Table 1 Diagnostic criteria for osteoporosis
Normal bone density
-1 or greater
Between -1 and -2.5
-2.5 or less
Established (severe osteoporosis)
-2.5 or less plus a fragility fracture
(World Health Organization 1994)
*T-score is the measurement of bone mineral density by dual energy x-ray absorptiometry scan. A T score of
the hip and/or spine is considered to be the gold standard.
BMD is measured by dual energy x-ray absorptiometry (DEXA) scan (WHO 1994). The lower
the BMD score the greater the risk of fracture. Osteoporosis can result from factors that lead to bones not reaching high density in the first place, such as genetics, poor childhood diet, or because of events that cause bones to lose density quicker than usual, including medications, lack of oestrogen (early menopause), disease or a combination of factors (Poole and Compston 2006).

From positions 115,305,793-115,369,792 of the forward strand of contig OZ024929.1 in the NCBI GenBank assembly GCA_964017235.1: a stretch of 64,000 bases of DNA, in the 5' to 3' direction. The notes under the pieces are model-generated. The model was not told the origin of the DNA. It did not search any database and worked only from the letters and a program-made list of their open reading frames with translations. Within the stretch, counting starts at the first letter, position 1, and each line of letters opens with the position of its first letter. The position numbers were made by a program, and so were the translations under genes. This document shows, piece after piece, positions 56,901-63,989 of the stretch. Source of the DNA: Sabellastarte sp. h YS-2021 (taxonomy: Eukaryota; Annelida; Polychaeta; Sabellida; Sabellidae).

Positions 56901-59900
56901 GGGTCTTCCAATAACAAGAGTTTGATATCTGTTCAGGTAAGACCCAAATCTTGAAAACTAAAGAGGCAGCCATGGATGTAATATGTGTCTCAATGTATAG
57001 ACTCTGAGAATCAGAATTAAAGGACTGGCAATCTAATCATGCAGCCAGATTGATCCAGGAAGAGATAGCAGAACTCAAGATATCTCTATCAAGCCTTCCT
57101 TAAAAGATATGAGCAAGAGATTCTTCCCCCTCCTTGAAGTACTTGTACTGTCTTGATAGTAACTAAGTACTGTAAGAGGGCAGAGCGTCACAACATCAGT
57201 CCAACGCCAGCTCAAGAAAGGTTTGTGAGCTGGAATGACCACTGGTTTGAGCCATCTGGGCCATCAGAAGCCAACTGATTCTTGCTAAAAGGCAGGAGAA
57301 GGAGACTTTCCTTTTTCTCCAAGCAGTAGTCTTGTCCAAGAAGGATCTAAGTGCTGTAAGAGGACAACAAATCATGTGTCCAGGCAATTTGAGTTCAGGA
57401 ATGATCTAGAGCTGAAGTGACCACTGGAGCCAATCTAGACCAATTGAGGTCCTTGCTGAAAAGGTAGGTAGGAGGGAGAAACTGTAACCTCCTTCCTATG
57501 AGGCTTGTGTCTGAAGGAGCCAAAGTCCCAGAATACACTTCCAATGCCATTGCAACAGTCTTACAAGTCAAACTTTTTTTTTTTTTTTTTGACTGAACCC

Rheumatoid arthritis, parental fracture and high alcohol intake increase fracture risk independently of BMD (Kanis et al 2008). Patients at risk of osteoporotic fracture are usually identified after a fragility fracture or opportunistically because of the presence of clinical risk factors (Box 1).